Conservative leaders in Canada hint at return to cannabis prohibition should they return to power

Three days into the repeal of prohibition in Canada and Conservative party leaders are already campaigning on ending the country’s grand expert with cannabis. On Thursday, Tory leader Andrew Scheer wouldn’t promise to keep marijuana legal in an interview with Don Martin on CTV’s Power Play, according to CTV News.

Conservatives are hoping to form a winning coalition to lead the Canadian government in next year’s elections.

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“The Conservative Party will do our due diligence, examine the consequences of this decision, and we’ll examine the reality on the ground,” Scheer said Thursday, according to CTV News.

“We have to be realistic about what a change like this means for society and all the ramifications,” he added.


The Liberal government, under Prime Minister Justin Trudeau, legalized cannabis earlier this year, with the law going into effect this past Wednesday. Conservatives either abstained from the vote or voted against Bill C-45 except for one, Ontario MP Scott Reid.

Scheer brought up arguments typical of the “reefer madness” crowd, most notably that health experts had concerns about the minimum age of use and that there are still no good solutions for roadside testing for impaired drivers.

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The Conservative leader previously admitted to using cannabis in his younger years on Radio-Canada's "Tout le Monde en Parle."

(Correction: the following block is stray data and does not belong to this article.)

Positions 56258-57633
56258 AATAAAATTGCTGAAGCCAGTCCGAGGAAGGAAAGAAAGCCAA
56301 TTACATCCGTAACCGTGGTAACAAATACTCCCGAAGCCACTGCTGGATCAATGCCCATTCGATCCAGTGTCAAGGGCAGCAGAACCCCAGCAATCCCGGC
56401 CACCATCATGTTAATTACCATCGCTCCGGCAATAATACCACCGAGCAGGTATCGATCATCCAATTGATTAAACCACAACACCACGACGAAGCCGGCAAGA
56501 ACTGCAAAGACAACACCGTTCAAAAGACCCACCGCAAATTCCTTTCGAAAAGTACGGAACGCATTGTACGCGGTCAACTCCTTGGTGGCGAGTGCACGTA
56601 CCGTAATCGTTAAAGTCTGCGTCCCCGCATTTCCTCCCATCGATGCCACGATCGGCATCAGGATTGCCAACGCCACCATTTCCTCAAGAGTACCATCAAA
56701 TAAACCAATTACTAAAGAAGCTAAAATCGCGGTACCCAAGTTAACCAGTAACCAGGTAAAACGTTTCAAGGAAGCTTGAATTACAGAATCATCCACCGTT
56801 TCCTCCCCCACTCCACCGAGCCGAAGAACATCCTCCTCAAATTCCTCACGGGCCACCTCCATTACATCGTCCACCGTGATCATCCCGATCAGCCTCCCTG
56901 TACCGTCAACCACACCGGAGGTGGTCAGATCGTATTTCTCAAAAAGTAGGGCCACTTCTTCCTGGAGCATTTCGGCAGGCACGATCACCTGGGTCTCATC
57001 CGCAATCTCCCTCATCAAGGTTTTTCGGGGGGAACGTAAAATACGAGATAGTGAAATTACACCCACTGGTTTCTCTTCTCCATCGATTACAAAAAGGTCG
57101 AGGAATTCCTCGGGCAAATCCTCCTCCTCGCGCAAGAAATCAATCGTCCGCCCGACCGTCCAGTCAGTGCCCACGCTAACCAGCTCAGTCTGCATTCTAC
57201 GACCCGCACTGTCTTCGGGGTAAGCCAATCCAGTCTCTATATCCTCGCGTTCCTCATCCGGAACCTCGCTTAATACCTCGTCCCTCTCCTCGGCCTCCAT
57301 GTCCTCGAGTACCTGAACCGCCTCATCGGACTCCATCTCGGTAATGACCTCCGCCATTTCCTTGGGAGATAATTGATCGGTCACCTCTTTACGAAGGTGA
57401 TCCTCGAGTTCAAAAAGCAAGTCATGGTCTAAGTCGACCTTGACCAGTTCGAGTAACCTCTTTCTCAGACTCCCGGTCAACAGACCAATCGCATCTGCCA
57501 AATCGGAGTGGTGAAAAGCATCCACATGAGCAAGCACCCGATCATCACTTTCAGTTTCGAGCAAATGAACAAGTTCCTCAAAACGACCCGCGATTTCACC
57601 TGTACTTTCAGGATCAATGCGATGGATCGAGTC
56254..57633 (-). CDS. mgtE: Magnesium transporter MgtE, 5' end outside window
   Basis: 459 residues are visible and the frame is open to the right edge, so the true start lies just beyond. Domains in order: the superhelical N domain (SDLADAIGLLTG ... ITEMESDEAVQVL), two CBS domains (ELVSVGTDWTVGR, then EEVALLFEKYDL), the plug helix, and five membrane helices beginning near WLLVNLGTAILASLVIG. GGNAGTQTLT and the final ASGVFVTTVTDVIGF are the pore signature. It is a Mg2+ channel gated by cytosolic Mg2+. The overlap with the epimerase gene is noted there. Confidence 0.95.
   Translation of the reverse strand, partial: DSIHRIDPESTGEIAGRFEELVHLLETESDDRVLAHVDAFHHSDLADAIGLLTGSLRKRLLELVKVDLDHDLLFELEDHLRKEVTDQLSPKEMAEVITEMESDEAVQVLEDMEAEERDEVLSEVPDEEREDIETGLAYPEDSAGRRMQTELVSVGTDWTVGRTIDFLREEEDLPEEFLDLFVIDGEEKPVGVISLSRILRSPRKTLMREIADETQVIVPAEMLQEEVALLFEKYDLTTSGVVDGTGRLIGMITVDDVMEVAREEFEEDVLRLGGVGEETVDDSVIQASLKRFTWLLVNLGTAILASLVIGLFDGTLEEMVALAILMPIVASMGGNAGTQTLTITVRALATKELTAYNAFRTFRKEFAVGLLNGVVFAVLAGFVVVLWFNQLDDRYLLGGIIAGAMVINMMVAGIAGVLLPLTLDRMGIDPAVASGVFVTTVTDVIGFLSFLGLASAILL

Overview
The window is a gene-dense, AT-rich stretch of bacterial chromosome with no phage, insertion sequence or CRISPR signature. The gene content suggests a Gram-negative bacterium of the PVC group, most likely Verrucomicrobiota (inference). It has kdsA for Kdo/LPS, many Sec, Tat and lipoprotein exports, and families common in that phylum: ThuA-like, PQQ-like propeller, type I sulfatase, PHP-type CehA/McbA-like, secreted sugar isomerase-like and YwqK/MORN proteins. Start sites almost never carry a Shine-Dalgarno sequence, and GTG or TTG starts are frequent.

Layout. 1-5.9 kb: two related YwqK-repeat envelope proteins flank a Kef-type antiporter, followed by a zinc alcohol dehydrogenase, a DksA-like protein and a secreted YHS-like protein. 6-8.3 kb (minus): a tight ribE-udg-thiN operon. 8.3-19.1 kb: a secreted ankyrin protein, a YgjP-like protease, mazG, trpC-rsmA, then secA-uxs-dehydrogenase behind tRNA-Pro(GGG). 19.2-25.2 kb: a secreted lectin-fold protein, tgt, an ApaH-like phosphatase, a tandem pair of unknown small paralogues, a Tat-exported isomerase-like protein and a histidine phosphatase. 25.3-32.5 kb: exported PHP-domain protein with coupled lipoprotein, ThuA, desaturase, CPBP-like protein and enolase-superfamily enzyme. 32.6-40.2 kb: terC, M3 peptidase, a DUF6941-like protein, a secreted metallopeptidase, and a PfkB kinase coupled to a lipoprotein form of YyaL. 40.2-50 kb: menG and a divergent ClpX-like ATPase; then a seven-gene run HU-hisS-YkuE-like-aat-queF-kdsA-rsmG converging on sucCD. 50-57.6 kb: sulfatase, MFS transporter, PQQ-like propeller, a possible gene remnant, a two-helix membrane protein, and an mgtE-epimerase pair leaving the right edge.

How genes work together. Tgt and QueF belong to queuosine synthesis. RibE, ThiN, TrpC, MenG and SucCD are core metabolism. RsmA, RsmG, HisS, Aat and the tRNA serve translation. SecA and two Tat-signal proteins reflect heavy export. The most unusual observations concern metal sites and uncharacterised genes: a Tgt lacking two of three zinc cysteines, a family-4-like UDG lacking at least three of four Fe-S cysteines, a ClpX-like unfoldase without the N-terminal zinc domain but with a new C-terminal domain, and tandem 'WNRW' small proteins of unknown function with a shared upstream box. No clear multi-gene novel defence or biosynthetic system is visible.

According to CTV News, Scheer isn’t the only Tory thinking about reinstating prohibition should his party regain power. Conservative Health Critic Marilyn Gladu refused to answer whether or not cannabis legalization was here to stay in Canada in an interview with Don Martin on Wednesday, according to CTV News.

“The Conservative government will take an action plan to protect public safety,” she said on CTV’s Power Play.

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The party may find it difficult to put the genie back in the bottle, however. On Wednesday, the Nova Scotia Liquor Corporation sold $660,000 worth of pot on the first day of legalization. Residents of Nova Scotia can only buy from 12 retail locations run by the province.

“We did run out of certain packages of a few strains yesterday but were able to offer customers comparable replacements,” a spokesperson for the Nova Scotia Liquor Corporation said, according to The Star. The retail outlet is still trying to determine which strains of cannabis will be most in demand with customers so they can better prepare for the future.


*Header Image: Andrew Scheer: By Andrew Scheer (Flickr) [CC0], via Wikimedia Commons

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